High temperature is the most unbearable part of the process. Photo/ Zhu Bo Yuan

Zhu Bo Yuan continues to use Formosa Acacia as its firewood– despite the price being much more expensive than other wood. Wang explained that Formosa Acacia features an extraordinary capability at keeping the temperature of the flames stable. 

Because of the special firewood used in the process of making maltose, Zhu Bo Yuan’s maltose garners the fragrance of sweet potatoes which permeates through the manufacturing location. That’s one of the reasons why they still choose to make maltose through the traditional method– although machines can make the production process much faster, the ‘flavor of time’ must be preserved, passed down from generation to generation, and needs to be remembered.

Formosa Acacia wood is used to help maintain a steady temperature. Photo/ Caleb Jax Stone

Maltose DIY Event 

Zhu Bo Yuan also hosts a series of workshops from time to time, and many families take the opportunity to drive to the Shiding District during holidays to participate. Throughout the event, Zhu Bo Yuan’s staff will introduce various stories about maltose to everyone. Their passion for passing down the ancient craft could be seen through the tone of their dedicated voices. After the introductory lecture, the presenters will take the guests to experience the process of making maltose desserts. 

Harmony, a maltose lover who was interviewed on the sidelines of the event, said her grandfather is a Chinese medical physician, so her mother has known the effects of maltose since Harmony was little. Whenever Harmony’s throat and trachea were uncomfortable, her mother would give her some maltose. Because of that, she soon fell in love with the soft, sweet, and creamy taste. It was a perfect experience for her as the maltose slowly melted in her mouth with her saliva. For Harmony, maltose “lollipop” is a treat!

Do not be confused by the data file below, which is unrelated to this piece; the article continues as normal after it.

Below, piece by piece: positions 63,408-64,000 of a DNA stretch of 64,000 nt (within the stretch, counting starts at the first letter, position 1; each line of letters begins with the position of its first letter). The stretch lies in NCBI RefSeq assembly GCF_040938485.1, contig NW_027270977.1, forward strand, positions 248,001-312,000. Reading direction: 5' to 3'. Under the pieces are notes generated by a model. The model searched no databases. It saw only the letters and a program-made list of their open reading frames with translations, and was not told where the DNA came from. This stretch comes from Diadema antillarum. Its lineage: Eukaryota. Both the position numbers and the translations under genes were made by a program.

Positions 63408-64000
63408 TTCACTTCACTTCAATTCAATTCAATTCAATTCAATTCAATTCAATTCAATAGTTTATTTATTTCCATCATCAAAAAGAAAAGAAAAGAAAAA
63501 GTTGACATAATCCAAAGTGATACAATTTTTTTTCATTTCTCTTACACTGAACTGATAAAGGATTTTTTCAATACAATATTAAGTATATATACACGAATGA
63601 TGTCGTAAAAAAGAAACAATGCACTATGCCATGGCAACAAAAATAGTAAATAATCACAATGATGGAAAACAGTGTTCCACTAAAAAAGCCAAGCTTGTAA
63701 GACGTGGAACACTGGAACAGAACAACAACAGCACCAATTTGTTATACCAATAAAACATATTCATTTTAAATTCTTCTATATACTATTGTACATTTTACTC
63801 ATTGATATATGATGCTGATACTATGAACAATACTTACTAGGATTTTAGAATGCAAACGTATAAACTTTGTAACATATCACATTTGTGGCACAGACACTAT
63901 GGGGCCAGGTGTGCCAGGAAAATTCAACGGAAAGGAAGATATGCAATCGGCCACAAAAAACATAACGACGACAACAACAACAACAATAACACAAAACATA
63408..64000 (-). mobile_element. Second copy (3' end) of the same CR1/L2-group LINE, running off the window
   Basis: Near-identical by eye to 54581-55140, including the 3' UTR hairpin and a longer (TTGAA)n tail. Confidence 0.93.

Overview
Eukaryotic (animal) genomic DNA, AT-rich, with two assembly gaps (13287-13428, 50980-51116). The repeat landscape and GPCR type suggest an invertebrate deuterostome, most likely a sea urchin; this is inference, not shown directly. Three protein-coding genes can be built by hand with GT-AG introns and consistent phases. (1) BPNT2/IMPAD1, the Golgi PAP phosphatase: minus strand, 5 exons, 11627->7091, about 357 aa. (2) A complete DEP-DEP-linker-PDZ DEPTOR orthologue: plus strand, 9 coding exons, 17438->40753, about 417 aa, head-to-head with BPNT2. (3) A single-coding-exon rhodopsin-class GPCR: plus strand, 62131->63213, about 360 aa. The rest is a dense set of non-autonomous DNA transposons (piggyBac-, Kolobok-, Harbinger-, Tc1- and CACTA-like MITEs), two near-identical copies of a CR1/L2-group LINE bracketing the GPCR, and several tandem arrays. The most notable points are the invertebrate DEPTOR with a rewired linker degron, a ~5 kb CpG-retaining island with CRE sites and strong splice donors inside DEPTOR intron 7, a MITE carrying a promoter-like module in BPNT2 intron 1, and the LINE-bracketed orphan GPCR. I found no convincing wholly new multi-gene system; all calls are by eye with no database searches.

Although there are many commercial channels to buy maltose, Harmony still likes the maltose made in an old-fashioned way. This is because of the taste and quality of traditionally-brewed maltose. For Harmony, the special flavor produced by wood-fire stoves cannot be replaced by any machine. She described the aroma as a caramel and sweet potato scent that can only be found in old-fashioned maltose.

Handicraft activities are organized by Zhu Bo Yuan. Photo/ Zhu Bo Yuan

Applications of Maltose in the Culinary Scene

The most widely known application of maltose is in culinary arts, such as braised pork trotters, Chinese barbecued pork (char siu), Taiwanese braised dishes, and Chinese mooncakes. According to Hung-Chien Wang, a chef who specializes in roast duck, maltose mixed with a little bit of white vinegar, then spread on the surface of the duck helps give the meat a firmer texture because of the crisp outside that locks in the meat’s juices effectively. Also, when stewing, adding some maltose will help give the dish a brighter color and enhance the meat’s aroma significantly.

Furthermore, maltose can also be used to make wine by aiding in kickstarting the fermentation process. Since maltose is a sugar formed through fermenting wheat grass, it can speed up the process of fermentation. Maltose, active distiller’s yeast, and fruit should be combined in a special fermentation jar in order to prevent the mixture from growing mold. After about a week, the container may be opened, and the all-natural homebrew can be enjoyed.